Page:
Smart bins collect data, assess metrics and send notifications when the bins are full, allowing for efficient collection schedules.
The search for IoT-based solutions to waste problems has also nurtured a new generation of tech firms.
The constant search for IoT-based solutions to waste problems in the region has also nurtured a new generation of tech firms, such as Brazil´s Eureciclo (former New Hope EcoTech) and Colombia’s VALOPES. Eureciclo (former New Hope EcoTech) has developed an online data system to track waste flows (e.g. type and volume) between informal street collectors, small recyclers, treatment plants, and consumer goods manufacturers. Collectors are paid for the waste they remove while other agents in the chain benefit from a reverse logistic certification that is sold to manufacturers. The company utilizes technology, such as blockchain, to ensure the traceability and transparency of the certificates issued.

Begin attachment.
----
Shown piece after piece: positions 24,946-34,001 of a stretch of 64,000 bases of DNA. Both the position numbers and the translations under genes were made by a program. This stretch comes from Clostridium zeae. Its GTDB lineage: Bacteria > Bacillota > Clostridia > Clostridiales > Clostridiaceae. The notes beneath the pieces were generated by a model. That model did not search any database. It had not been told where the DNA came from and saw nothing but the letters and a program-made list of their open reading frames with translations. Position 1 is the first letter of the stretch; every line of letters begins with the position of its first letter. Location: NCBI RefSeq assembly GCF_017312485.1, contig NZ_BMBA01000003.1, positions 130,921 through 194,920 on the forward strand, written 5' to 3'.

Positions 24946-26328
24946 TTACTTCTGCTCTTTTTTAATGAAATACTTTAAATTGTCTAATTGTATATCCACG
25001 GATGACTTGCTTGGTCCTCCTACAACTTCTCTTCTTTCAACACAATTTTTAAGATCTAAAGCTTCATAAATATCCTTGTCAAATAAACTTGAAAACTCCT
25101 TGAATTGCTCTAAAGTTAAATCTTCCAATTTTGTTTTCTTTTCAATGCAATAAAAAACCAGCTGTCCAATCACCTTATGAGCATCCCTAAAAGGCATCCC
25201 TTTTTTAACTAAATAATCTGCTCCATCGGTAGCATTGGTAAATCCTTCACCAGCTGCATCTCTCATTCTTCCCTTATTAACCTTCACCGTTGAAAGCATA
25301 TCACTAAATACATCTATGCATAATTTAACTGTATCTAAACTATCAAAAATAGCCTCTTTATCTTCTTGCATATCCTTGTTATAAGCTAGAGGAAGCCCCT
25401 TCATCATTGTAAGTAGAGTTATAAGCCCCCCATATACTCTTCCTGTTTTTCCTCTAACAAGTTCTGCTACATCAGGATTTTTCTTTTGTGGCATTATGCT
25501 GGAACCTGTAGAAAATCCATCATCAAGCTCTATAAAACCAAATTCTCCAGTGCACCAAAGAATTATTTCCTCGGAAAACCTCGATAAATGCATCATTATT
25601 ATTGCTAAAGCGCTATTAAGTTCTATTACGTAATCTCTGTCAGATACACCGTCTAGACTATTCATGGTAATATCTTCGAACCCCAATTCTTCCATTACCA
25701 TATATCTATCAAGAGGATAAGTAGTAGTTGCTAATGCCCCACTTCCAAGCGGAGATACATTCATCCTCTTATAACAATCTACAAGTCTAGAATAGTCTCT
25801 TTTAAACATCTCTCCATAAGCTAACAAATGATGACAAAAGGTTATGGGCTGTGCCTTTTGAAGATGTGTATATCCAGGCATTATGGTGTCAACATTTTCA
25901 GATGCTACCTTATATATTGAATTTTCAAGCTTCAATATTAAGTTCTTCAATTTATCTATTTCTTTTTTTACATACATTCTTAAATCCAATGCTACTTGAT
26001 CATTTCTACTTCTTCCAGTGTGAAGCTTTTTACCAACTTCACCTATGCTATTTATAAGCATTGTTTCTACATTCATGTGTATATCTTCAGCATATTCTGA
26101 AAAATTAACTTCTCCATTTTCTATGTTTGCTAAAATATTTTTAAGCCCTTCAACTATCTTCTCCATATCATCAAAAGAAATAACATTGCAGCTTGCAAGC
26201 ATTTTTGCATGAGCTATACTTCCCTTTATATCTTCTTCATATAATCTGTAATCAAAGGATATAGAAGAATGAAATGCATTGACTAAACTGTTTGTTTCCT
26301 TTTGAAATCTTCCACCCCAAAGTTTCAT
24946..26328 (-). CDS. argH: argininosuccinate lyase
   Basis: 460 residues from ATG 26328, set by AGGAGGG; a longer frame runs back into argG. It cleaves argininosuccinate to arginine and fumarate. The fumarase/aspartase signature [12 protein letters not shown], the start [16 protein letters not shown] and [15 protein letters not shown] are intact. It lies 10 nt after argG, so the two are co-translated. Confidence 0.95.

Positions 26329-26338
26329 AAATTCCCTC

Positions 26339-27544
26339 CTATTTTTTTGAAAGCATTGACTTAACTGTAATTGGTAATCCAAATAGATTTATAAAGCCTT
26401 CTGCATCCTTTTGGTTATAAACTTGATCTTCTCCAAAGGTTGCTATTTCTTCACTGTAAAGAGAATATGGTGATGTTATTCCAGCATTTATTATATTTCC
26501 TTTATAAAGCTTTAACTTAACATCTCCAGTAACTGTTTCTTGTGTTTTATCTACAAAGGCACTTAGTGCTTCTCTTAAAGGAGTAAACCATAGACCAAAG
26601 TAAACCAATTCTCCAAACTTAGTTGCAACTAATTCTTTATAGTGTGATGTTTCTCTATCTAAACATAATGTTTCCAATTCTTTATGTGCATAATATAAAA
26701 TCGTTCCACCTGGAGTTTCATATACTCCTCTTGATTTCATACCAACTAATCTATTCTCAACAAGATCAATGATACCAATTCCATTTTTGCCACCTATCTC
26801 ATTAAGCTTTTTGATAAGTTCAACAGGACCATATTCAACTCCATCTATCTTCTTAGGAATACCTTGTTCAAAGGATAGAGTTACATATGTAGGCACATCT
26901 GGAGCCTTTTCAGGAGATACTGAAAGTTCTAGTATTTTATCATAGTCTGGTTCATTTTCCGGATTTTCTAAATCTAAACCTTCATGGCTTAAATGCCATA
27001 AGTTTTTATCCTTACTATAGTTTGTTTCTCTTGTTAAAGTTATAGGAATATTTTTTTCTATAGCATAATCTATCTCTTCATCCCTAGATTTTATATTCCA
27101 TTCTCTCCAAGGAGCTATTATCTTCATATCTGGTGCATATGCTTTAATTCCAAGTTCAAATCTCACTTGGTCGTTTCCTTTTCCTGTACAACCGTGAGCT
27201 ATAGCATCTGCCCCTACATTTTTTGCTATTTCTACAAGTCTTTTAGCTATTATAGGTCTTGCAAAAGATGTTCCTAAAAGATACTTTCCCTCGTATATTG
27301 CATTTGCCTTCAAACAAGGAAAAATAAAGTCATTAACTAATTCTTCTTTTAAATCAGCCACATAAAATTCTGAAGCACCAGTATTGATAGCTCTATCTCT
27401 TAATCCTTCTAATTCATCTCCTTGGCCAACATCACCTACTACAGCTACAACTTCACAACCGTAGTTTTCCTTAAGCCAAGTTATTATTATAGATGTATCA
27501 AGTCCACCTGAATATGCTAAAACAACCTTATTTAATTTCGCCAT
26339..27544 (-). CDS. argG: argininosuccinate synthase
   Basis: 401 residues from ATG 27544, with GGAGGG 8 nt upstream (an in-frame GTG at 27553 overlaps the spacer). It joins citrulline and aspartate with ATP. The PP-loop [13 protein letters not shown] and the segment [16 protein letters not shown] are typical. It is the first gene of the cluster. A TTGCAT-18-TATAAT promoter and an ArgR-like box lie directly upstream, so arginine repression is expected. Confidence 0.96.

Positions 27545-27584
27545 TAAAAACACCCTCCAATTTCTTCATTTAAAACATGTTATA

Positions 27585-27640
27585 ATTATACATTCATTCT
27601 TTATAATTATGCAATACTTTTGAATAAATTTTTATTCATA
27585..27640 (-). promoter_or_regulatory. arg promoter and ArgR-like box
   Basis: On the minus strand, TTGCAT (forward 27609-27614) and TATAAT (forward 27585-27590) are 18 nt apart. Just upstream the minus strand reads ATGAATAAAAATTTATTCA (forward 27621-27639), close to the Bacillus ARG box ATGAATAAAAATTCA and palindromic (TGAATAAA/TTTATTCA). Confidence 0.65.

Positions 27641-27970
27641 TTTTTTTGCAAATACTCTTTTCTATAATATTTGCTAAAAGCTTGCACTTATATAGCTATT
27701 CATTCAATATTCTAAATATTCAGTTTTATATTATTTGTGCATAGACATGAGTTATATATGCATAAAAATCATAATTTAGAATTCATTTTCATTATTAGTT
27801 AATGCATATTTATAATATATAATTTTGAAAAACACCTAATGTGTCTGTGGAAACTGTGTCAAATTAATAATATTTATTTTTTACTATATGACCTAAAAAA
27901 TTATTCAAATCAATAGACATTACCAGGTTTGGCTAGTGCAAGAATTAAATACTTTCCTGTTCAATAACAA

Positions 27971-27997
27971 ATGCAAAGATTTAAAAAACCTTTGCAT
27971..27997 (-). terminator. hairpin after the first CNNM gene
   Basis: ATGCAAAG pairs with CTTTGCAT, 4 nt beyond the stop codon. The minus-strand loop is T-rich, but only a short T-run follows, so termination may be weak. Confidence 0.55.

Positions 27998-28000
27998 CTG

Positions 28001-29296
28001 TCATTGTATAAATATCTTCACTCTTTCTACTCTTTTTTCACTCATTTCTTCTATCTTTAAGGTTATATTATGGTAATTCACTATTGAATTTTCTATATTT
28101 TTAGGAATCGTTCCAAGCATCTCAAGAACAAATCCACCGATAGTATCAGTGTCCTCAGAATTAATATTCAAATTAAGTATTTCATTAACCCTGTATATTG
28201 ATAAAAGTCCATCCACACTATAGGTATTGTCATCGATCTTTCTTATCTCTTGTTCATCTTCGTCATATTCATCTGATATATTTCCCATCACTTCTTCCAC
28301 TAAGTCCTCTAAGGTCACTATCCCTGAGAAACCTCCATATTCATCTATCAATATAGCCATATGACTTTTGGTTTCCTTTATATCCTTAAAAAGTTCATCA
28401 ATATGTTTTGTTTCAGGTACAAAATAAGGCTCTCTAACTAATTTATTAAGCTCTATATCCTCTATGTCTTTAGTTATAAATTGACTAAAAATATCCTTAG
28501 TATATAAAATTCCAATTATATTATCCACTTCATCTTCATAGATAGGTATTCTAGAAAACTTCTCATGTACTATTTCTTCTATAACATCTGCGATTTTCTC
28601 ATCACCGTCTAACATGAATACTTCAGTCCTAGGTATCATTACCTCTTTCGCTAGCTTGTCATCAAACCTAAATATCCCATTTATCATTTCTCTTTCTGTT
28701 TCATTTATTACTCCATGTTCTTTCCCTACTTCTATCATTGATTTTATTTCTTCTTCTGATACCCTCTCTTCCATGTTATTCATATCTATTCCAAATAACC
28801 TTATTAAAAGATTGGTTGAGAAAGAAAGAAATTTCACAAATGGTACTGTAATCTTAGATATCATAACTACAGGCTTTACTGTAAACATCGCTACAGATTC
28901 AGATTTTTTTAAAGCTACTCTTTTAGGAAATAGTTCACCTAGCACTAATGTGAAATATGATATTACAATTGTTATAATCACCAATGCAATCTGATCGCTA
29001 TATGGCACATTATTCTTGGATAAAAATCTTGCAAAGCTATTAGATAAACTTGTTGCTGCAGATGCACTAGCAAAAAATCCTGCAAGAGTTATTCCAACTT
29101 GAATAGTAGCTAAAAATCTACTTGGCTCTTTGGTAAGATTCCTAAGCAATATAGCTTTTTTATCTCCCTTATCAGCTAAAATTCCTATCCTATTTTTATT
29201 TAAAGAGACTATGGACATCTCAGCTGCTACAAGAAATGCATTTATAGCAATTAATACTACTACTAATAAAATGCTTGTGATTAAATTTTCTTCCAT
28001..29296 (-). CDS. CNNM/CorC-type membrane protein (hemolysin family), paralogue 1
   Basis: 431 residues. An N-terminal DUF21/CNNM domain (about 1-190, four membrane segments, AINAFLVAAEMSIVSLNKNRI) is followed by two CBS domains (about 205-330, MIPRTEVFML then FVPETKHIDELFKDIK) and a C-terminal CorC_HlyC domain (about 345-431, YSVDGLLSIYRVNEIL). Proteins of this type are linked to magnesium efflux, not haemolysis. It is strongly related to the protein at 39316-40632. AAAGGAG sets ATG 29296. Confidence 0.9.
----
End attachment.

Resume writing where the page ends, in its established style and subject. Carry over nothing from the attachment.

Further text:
VALOPES is a startup focusing on recovering value from industrial waste streams and unused material through cloud-based data-management systems. Through the digitalization of the sector, and the interconnectedness of companies and waste service providers, VALOPES estimates a reduction in waste management costs of 35 per cent.1
There is no doubt that speeding up the circular economy transition can be facilitated through the advancements of IoT technologies. Smart waste management systems, which combine circularity principles with tech-based solutions, will slowly but surely take center-stage in the circular economy discourse in the years to come, and Latin America will be no exception. Yet, there are challenges ahead.
Conflicts between informal recyclers, municipalities and waste management companies remain a major issue, particularly when establishing new, more advanced systems that disrupt the status-quo. Analog solutions to waste management, which are more akin to the informal nature of the existing sector, may deter policymakers from implementing more sophisticated IoT-based solutions.